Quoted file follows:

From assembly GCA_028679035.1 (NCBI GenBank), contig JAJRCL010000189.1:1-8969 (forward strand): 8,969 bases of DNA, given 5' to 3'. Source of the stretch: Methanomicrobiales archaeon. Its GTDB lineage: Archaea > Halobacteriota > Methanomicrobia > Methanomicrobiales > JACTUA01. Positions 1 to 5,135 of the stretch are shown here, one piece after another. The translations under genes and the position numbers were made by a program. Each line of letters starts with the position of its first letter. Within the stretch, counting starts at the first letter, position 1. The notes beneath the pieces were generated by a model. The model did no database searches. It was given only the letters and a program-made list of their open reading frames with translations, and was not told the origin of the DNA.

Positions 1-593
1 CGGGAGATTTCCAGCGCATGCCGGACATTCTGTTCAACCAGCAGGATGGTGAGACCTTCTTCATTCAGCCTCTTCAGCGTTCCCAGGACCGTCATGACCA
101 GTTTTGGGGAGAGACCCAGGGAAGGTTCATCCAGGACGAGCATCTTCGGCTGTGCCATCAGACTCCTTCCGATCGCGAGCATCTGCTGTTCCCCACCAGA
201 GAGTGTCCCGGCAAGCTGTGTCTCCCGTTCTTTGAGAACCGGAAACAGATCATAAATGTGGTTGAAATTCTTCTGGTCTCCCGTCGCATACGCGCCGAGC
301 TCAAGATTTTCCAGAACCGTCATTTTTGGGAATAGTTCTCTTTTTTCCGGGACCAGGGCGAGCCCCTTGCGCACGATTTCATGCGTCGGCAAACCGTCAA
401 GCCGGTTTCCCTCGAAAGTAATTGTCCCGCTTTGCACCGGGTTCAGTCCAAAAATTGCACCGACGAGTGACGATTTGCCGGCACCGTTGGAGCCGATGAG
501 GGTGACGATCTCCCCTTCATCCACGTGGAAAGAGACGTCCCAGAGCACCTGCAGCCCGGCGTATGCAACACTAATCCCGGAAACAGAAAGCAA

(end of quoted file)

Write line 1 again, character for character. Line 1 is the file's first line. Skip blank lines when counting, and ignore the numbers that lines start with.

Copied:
From assembly GCA_028679035.1 (NCBI GenBank), contig JAJRCL010000189.1:1-8969 (forward strand): 8,969 bases of DNA, given 5' to 3'. Source of the stretch: Methanomicrobiales archaeon. Its GTDB lineage: Archaea > Halobacteriota > Methanomicrobia > Methanomicrobiales > JACTUA01. Positions 1 to 5,135 of the stretch are shown here, one piece after another. The translations under genes and the position numbers were made by a program. Each line of letters starts with the position of its first letter. Within the stretch, counting starts at the first letter, position 1. The notes beneath the pieces were generated by a model. The model did no database searches. It was given only the letters and a program-made list of their open reading frames with translations, and was not told the origin of the DNA.